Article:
I really like the side-opening design. I found I didn't really use it as intended--you're supposed to keep the left strap on and swing the bag around to the front of your body--but side access comes in handy under a lot of circumstances. You can easily slide the camera out without having to open the entire top section, and grab media from the camera without removing it from the backpack, and you can even review images without taking the camera from the bag.
I have to admit, though, I'm not really fond of Lowepro's divider system (based on years of experience with an otherwise great backpack, the Micro Trekker.) The dividers are well padded, but I find the flap-based attachments difficult to align properly, the placement of the loop patches (of the hook-and-loop fasteners) too limiting, and the fasteners themselves a bit too tenaciously tight. They stay where you put them, but configuring and reconfiguring the system always feels like a fight. However, many users are fine with the design, so don't take my word for it. In general, it's always a good idea to try to configure any bag before you buy.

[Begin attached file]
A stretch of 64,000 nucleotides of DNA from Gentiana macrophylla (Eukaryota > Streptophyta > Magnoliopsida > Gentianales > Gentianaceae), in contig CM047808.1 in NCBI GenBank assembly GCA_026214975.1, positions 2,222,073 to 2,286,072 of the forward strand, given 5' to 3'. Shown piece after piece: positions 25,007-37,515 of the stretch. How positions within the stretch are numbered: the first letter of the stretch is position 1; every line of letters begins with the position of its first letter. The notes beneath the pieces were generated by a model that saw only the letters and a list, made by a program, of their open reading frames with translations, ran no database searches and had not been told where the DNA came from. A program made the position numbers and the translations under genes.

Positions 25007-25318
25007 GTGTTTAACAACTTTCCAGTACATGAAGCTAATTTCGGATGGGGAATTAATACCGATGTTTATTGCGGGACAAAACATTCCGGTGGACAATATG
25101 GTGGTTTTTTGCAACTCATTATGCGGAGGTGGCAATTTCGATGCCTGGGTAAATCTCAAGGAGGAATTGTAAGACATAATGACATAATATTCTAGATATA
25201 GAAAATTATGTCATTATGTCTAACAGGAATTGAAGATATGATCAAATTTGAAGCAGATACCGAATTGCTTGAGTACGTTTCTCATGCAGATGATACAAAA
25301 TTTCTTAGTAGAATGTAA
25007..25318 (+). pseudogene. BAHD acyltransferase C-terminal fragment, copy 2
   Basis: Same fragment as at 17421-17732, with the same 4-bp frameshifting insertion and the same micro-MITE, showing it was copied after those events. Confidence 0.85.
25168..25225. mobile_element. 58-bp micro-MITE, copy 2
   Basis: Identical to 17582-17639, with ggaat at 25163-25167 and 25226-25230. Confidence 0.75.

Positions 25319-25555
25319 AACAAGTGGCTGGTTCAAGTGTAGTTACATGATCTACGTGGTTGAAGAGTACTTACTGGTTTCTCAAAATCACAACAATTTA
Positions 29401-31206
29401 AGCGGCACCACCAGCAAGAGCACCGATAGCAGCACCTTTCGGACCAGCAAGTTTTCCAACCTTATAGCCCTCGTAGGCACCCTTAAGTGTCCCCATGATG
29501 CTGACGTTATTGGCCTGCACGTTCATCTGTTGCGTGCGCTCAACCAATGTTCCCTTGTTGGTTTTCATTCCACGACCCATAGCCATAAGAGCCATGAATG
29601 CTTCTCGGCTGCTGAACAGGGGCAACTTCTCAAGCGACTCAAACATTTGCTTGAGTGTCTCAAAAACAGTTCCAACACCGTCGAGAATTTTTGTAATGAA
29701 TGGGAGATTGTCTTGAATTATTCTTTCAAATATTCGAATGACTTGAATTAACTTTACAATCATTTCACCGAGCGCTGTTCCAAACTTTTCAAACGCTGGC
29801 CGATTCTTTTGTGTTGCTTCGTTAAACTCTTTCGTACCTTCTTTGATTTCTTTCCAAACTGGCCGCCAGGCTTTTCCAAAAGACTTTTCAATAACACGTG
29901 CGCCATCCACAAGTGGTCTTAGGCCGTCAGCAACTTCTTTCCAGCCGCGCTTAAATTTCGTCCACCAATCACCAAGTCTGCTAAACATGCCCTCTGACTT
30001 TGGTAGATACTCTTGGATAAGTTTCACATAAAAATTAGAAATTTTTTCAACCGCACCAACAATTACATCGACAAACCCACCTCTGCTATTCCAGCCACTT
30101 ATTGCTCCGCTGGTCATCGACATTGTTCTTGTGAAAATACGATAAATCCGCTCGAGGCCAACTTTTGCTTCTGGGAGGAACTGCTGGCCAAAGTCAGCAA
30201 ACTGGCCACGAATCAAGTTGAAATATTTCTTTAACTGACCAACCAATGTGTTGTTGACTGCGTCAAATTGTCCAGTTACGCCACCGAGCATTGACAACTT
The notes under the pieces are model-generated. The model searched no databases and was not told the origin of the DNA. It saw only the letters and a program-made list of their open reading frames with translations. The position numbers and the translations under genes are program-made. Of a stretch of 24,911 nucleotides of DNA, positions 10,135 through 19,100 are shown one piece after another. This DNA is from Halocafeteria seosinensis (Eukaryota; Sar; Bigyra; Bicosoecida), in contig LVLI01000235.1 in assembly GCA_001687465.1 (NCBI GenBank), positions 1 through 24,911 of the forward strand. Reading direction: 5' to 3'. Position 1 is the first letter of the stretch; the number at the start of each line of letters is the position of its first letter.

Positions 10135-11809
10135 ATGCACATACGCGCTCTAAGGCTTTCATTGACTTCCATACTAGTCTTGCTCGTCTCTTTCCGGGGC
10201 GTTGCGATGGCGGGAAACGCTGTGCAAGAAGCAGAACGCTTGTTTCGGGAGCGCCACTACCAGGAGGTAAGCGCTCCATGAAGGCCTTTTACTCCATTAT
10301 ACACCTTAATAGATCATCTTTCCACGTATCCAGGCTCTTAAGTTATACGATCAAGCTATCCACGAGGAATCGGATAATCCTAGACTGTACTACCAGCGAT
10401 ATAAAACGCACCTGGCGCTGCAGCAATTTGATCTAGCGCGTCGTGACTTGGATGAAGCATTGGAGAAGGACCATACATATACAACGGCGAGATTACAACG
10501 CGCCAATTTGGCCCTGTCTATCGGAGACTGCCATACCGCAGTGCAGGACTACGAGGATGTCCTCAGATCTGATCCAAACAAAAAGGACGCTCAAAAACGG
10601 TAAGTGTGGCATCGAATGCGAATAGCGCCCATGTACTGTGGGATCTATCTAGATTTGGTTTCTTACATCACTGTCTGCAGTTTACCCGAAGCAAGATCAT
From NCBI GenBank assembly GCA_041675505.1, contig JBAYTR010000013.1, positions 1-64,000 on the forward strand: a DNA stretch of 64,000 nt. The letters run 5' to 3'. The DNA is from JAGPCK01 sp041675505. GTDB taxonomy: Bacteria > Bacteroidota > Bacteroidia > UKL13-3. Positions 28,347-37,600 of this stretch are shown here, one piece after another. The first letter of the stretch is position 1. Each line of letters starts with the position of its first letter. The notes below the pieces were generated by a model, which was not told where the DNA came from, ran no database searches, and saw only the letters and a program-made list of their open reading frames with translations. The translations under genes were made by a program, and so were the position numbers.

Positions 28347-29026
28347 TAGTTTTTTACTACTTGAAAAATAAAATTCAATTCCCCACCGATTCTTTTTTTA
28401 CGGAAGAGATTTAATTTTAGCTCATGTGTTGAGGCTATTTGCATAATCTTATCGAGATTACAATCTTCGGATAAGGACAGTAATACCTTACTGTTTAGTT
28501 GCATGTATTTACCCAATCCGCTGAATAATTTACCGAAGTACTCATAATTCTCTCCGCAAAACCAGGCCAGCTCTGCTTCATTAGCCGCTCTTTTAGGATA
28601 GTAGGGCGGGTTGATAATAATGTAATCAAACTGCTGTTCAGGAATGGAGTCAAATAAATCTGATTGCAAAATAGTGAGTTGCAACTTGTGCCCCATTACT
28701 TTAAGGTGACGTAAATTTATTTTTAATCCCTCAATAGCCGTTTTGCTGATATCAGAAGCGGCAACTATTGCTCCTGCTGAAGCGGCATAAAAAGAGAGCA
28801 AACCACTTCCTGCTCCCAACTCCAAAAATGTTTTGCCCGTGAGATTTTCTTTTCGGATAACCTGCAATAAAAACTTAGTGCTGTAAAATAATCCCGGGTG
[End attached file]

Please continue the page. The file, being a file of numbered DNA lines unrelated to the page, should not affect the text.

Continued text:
When considering the Fastpack 100, think carefully about the size. In some ways, it's perfect; for instance, it holds exactly the amount of camera gear I carry for my routine weekend shoots. However, I also need it to hold letter-size paper, which I crammed into the laptop compartment of the Kata Ergo-Tech Sensitivity V Backpack I used before the Fastpack. It's annoying to have to move up to the larger--and considerably more expensive--Fastpack 250 simply for that flat back compartment. So if you're looking for a daily pack rather than a vacation or shoot-only bag, remember to take into account the detritus of your everyday life. If you don't need to worry about nonphotography extras, the compact and convenient Fastpack 100 should work well.